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Wireless vision able to capture images behind walls

Posted: 02 Nov 2015 ?? ?Print Version ?Bookmark and Share

Keywords:MIT? WiFi? wireless? RF? camera?

Researchers at MIT's Computer Science and Artificial Intelligence Lab (CSAIL) have always considered the possibility that wireless signals such as WiFi have the capability to see things that are invisible to the naked eye.

Since 2013, a CSAIL team has been developing technologies that use wireless signals to track human motion. The team has revealed that it can detect gestures and body movements as subtle as the rise and fall of a person's chest from the other side of a house, allowing a mother to monitor a baby's breathing or a firefighter to determine if there are survivors inside a burning building.

Next up? Seeing a person's silhouette and even distinguishing between individuals.

In a paper accepted to the SIGGRAPH Asia conference taking place next month, the team showcased a technology called RF Capture that picks up wireless reflections off the human body to see the silhouette of a human standing behind a wall.

RF Capture

By seeing silhouettes through a wall, CSAIL device could help with motion capture, fall prevention and even your heating bill.

By tracking the silhouette, the device can trace a person's hand as he writes in the air and even distinguish between 15 different people through a wall with nearly 90 per cent accuracy.

In other words, from the opposite side of a building, RF Capture can determine where you are, who you are, and even which hand you are moving.

From heating bills to Hollywood

Researchers said the technology could have major implications for everything from gaming and filmmaking to emergency response and eldercare.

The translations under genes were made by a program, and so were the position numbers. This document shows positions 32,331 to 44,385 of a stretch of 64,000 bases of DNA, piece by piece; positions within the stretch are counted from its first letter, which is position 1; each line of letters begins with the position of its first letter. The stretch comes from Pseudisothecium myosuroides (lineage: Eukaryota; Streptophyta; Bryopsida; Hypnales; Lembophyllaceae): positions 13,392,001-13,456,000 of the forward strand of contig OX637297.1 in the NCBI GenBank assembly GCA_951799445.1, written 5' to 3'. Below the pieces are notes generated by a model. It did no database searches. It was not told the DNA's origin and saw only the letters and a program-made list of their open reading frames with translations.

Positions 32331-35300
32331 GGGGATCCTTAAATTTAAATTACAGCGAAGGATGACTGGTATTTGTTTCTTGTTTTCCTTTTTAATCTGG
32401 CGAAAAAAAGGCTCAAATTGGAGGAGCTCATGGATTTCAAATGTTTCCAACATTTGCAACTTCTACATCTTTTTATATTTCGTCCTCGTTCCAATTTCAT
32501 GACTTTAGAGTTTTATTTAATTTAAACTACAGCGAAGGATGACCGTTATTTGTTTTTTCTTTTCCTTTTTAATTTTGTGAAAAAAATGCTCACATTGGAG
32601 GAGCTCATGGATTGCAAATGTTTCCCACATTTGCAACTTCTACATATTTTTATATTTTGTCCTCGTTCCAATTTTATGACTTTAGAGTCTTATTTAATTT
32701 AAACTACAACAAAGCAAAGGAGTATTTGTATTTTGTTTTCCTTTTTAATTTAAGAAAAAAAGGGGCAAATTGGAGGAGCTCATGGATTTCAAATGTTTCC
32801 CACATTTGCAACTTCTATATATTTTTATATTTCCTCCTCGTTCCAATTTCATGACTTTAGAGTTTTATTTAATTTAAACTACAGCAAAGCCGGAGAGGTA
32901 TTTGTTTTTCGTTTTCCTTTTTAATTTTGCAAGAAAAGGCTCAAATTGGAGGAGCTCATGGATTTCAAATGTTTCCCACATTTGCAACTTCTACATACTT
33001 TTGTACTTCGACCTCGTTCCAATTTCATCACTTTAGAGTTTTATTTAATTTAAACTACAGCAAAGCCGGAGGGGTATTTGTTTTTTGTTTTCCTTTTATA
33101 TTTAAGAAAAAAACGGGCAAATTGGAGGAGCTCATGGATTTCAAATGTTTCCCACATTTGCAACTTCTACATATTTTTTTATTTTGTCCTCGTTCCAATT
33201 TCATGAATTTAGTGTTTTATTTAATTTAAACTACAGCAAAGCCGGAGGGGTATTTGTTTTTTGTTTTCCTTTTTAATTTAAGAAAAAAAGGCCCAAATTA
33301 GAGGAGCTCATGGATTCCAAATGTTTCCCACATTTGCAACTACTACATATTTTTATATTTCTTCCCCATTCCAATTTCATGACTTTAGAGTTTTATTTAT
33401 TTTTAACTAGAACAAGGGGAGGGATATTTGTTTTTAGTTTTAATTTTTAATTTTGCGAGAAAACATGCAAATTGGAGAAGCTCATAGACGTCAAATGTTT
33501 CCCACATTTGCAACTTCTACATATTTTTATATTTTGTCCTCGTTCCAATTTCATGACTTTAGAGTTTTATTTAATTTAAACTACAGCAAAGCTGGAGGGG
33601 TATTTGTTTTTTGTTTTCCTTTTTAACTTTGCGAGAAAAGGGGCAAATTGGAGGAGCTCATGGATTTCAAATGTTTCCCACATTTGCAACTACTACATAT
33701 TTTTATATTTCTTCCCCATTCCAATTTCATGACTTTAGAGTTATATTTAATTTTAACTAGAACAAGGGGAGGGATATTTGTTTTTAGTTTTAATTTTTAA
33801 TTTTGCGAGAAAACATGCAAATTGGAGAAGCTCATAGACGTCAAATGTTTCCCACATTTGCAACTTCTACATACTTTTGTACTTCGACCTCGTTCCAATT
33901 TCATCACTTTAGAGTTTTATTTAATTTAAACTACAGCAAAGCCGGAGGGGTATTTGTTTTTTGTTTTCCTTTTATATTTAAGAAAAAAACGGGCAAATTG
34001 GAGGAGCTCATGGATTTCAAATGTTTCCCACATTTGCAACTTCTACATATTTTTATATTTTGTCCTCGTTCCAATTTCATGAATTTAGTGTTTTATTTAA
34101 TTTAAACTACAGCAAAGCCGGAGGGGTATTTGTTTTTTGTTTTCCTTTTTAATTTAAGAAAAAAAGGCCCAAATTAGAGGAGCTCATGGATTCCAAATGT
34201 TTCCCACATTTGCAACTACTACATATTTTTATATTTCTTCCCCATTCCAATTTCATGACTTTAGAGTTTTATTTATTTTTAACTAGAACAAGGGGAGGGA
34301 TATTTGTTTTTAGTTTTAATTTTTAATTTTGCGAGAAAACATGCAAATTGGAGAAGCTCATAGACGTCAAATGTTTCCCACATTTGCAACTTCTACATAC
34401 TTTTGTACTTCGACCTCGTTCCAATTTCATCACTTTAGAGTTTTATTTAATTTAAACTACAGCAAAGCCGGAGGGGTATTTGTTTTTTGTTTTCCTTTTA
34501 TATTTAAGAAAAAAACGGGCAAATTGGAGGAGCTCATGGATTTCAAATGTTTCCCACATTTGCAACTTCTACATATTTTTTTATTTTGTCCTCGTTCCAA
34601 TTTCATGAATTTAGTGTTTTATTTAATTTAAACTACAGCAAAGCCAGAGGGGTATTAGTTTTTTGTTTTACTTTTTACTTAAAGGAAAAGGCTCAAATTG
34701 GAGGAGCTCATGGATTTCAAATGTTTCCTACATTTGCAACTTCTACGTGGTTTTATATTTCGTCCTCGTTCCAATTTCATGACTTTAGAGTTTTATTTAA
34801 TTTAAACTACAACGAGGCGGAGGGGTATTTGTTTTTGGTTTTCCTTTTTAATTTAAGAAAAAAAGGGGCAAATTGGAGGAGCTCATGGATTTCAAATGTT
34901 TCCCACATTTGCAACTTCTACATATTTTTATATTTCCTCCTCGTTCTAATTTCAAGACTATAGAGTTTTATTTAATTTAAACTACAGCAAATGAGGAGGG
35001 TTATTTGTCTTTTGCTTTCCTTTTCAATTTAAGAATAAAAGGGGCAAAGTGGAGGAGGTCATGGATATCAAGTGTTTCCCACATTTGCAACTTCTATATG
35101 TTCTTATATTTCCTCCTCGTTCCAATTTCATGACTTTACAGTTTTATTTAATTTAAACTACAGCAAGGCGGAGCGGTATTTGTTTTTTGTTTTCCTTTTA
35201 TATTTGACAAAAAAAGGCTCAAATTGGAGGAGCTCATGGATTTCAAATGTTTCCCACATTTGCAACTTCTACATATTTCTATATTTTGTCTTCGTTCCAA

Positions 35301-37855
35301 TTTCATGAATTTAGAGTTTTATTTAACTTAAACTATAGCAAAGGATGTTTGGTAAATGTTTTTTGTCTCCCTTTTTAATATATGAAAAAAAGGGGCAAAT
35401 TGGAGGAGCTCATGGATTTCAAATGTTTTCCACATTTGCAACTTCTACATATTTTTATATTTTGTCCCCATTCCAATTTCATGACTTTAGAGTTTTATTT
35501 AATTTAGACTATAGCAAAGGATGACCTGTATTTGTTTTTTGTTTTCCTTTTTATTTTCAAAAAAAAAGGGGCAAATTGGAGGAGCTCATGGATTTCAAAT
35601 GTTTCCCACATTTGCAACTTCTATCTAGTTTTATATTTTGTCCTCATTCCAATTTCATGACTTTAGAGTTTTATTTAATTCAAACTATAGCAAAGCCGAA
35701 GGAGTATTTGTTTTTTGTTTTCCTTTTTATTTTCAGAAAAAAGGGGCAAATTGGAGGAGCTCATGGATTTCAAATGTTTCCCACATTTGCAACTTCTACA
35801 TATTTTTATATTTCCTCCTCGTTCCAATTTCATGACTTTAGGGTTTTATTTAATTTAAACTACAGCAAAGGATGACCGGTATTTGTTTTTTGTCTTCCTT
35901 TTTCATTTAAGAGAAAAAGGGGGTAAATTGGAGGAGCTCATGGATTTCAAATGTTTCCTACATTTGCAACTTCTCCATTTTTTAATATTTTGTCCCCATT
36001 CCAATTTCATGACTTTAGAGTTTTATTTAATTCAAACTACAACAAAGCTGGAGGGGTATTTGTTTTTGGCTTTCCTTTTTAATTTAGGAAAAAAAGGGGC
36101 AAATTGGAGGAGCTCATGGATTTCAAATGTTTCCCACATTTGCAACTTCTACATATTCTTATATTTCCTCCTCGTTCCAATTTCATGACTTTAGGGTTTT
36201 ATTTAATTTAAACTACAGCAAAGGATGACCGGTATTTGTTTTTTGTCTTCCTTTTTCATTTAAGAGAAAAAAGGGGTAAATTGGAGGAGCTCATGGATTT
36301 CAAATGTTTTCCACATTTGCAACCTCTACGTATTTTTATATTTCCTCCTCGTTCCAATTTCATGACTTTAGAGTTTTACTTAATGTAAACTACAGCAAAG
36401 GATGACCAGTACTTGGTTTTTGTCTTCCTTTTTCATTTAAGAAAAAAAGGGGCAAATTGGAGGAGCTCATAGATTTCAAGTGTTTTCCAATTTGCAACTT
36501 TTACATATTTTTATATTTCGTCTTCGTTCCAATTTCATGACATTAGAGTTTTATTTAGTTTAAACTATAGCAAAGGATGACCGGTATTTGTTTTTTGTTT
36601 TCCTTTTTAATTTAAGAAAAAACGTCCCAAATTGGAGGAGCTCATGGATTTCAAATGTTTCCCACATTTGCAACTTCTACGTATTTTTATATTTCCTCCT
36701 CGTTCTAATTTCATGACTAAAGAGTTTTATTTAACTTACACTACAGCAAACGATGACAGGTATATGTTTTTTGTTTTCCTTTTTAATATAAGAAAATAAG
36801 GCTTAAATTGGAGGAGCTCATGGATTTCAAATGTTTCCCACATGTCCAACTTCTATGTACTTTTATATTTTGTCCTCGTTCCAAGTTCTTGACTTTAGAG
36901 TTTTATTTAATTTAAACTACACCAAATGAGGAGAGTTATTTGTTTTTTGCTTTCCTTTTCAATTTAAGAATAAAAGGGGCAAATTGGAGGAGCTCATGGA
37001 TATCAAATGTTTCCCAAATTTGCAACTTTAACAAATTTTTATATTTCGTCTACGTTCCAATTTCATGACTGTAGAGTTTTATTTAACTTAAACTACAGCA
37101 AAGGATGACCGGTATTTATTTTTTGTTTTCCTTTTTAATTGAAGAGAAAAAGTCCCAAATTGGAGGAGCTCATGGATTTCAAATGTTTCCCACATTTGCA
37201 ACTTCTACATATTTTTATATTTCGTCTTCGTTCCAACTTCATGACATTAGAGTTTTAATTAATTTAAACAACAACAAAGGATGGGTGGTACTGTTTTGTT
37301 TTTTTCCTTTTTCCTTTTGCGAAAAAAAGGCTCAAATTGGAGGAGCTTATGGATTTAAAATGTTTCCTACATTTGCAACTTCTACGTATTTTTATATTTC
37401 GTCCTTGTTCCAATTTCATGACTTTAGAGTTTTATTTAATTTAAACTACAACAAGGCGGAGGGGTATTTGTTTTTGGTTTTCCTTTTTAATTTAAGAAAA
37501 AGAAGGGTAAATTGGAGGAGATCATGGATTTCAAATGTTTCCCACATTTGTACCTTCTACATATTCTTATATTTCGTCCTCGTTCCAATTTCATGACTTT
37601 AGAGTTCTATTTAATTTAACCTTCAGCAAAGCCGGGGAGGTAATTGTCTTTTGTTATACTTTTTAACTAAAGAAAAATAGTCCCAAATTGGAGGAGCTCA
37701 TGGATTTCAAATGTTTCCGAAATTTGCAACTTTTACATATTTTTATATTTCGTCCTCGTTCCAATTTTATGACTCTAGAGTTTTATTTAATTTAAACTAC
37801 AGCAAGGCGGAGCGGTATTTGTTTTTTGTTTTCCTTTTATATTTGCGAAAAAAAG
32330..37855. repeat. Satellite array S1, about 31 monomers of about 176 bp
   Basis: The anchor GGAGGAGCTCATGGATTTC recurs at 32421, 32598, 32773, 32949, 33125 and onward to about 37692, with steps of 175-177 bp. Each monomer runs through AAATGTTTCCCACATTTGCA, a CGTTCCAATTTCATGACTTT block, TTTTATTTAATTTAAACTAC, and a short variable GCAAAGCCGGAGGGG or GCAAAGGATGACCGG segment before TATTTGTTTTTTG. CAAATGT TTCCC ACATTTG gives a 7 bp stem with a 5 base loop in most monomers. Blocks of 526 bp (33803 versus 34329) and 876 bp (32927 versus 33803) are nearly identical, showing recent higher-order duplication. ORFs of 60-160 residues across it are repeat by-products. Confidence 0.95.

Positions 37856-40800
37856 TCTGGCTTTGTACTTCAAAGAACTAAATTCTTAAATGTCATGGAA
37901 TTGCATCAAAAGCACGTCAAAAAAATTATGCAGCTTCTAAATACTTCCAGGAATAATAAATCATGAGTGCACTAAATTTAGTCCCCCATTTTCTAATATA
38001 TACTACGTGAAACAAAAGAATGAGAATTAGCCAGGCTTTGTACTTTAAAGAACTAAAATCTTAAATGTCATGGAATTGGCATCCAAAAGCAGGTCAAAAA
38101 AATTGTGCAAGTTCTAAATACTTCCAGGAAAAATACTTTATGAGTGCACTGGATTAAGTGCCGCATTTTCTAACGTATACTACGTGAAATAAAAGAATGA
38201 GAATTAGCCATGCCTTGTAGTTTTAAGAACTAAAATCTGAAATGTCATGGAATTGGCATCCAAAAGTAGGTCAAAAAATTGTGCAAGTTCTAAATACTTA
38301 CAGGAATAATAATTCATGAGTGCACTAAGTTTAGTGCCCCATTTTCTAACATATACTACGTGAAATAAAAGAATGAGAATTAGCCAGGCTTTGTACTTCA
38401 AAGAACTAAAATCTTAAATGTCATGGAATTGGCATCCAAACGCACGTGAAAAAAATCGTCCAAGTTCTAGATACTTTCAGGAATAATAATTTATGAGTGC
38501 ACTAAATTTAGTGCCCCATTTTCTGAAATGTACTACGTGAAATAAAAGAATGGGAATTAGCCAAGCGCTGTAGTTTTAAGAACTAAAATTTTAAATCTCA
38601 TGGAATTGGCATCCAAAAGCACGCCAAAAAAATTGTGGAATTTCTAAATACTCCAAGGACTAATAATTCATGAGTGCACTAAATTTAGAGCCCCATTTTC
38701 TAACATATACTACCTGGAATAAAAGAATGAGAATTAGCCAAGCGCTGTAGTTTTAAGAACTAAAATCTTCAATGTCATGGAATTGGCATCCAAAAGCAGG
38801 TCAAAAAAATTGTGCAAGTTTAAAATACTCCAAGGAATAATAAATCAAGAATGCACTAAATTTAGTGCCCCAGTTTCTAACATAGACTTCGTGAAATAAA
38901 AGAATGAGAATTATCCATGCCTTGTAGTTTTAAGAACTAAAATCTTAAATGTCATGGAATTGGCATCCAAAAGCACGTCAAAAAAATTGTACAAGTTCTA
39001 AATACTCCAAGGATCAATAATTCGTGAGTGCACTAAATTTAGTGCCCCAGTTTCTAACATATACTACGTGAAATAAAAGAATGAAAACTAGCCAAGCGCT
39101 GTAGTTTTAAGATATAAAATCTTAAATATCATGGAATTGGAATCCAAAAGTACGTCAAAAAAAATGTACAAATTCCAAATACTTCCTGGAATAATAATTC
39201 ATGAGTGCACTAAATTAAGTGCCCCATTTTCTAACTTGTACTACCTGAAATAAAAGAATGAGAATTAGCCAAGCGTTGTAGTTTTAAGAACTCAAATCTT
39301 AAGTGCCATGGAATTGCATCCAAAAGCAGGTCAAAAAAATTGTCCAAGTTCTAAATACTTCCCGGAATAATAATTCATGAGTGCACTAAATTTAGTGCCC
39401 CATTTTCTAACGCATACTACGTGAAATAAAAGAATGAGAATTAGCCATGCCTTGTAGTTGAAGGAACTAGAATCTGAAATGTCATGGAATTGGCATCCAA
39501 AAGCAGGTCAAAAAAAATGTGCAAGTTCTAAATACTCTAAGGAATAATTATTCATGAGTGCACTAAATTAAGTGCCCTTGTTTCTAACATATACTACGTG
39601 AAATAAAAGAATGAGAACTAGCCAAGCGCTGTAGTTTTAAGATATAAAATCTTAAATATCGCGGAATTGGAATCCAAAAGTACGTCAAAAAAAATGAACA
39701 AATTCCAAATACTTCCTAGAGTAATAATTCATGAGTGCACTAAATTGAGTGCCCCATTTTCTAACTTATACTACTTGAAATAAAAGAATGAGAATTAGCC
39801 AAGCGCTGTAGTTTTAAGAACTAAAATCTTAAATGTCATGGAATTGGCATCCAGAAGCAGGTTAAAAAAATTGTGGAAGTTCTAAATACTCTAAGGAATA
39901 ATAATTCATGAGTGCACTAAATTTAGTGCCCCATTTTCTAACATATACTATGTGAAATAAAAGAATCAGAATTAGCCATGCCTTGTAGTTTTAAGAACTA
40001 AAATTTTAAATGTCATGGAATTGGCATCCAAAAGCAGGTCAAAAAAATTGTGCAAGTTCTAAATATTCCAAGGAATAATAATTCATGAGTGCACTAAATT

Take, for example, motion capture in movie production: "Today actors have to wear markers on their bodies and move in a specific room full of cameras," said PhD student Fadel Adib, who is lead author on the paper. "RF Capture would enable motion capture without body sensors and could track actors' movements even if they are behind furniture or walls."

The device's motion-capturing technology makes it equally valuable for smart homes, according to MIT professor and paper co-author Dina Katabi.

"We're working to turn this technology into an in-home device that can call 911 if it detects that a family member has fallen unconscious," noted Katabi, director of the Wireless@MIT centre. "You could also imagine it being used to operate your lights and TVs, or to adjust your heating by monitoring where you are in the house."

Future versions could be integrated into gaming interfaces, allowing you to interact with a game from different rooms or even trigger distinct actions based on which hand you move.

"The possibilities are vast," stated Adib, whose other co-authors include MIT professor Fredo Durand, PhD student Chen-Yu Hsu, and undergraduate intern Hongzi Mao. "We're just at the beginning of thinking about the different ways to use these technologies."

How it works

The device works by transmitting wireless signals that traverse the wall and reflect off a person's body back to the device. (The emitted radiation is about 1/10,000 the amount given off by a standard cellphone.) The device captures these reflections and analyses them in order to see the person's silhouette.

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